Archive for the tag 'Organic Seed'

From Switzerland we traveled back north up to Germany for a visit with Ulla Grall of Bio-Saatgut. The name of her company says it all: “Organic Seeds”. Ulla offers through her catalog seeds that she produces herself and those grown by several small contract growers, as well as seeds from Sativa Rheinau and a French seed company called Ferme de Sainte Marthe. Ulla told us she wants to grow more of her own seed herself, but also takes pride in the fact that she offers seeds from two other countries. Because of the EU seed laws it is difficult for many people to order seeds from other countries, or they simply don’t think of it as an option. Through her seed company, Ulla offers many varieties that would otherwise be unavailable to German gardeners.

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R to L: On the streets of Armsheim, Ulla grall in her garden, more of her gardens.

Ulla became involved in seeds initially as a translator and marketer for Ferme de Sainte Marthe in Germany more than a decade ago when the company was trying to expand into the German market. After Ferme abandoned this project, Ulla took on selling some of their varieties personally. What began as a small mail order resale company has since blossomed into one of the only independent organically certified seed companies in Germany.

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No Comments Sarah Kleeger on Jan 26th 2007

Latvia for new year’s eve was a bit more drunken than our other new year’s spent traveling, when we were in Malaysia (2003-04). A few thousand people gathered under the Freedom Monument in the central part of Riga, danced in the street to pop music courtesy of a live DJ, and oohed and aahed at fireworks exploding directly overhead, closer than I have ever seen them. We were in Latvia for about five days, but most of this time was New Year’s holiday celebrations, and so our opportunities for meeting with seed related contacts were minimal.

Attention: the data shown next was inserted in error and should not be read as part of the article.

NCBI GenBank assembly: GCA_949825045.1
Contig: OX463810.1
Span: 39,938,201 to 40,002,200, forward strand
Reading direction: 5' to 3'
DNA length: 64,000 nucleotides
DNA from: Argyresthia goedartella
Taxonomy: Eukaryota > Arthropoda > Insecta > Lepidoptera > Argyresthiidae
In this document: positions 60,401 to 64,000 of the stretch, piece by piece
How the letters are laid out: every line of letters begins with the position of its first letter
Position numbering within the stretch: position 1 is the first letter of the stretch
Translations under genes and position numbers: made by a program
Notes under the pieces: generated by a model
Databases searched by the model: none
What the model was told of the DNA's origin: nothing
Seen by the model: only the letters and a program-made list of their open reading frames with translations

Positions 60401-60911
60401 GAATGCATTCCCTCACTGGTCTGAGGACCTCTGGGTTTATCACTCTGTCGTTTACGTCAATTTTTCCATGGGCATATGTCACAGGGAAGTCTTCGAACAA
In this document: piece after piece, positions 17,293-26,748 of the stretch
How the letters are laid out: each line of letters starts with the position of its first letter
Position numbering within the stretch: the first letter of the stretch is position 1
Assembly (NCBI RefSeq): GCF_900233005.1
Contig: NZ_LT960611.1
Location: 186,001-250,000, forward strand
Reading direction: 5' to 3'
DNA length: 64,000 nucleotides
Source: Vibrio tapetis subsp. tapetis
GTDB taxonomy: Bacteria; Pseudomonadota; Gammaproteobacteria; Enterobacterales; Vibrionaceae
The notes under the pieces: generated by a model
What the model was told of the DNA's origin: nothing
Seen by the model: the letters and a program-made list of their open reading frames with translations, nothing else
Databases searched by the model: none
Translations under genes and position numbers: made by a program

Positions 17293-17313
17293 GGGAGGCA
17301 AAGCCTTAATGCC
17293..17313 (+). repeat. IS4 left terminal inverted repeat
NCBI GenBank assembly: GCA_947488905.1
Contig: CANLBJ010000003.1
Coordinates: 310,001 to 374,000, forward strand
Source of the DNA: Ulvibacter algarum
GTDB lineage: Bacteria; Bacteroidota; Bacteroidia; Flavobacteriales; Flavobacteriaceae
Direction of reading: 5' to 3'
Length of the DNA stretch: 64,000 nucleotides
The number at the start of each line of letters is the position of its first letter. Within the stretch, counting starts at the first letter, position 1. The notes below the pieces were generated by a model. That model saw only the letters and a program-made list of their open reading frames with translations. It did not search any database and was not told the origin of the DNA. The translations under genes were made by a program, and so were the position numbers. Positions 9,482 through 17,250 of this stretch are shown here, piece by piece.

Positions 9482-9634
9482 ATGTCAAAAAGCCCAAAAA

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Photos Left to right: Powerful statues outside the Latvian Occupation Museum, Beautiful Old town Riga, The liberty Statue (where people where once thrown in jail for putting flowers at its base).

Our first impressions of Latvia seemed to indicate that this country was much more economically developed/ “successful” than Lithuania, judging only by superficial views of the size and glitz of Riga compared to Vilnius, the amount of English speakers, and the general cosmopolitan feel of the city. Because of these opinions, we were expecting the Organic scene here to be more mature than in Lithuania, but we learned that in many ways Latvia is on par with Lithuania, and in some ways has further to go in developing organic agriculture, seeds, and markets.

We had the luck of arranging a last-minute visit with Dr. Livija Zarina of the Priekuli Plant Breeding Institute, about a two hour bus ride north east of Riga. The work at the Institute, whose logo is a potato flower, is focused almost entirely on field crops. The state institute of Priekuli owns 286 hectares and grows on an additional 100 hectares rented from neighbors. The six departments at Priekuli include potato, barley, tritcale and rye breeding programs, agrotechologies, seed production of field crops, and a tissue culture lab. They have also managed a small organic experimental field for many years now, which Dr. Zarina counts as one very important aspect of Priekuli, “We are really rich. Not many places have this, but in ours, it exists.”

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Photos right to left: Dr. Zarina our host at the Plant Breeding Station, A beautiful Potato flower for a logo, Display of their pea breeding accomplishments, Short term seed storage, Latvia’s main organic certification office.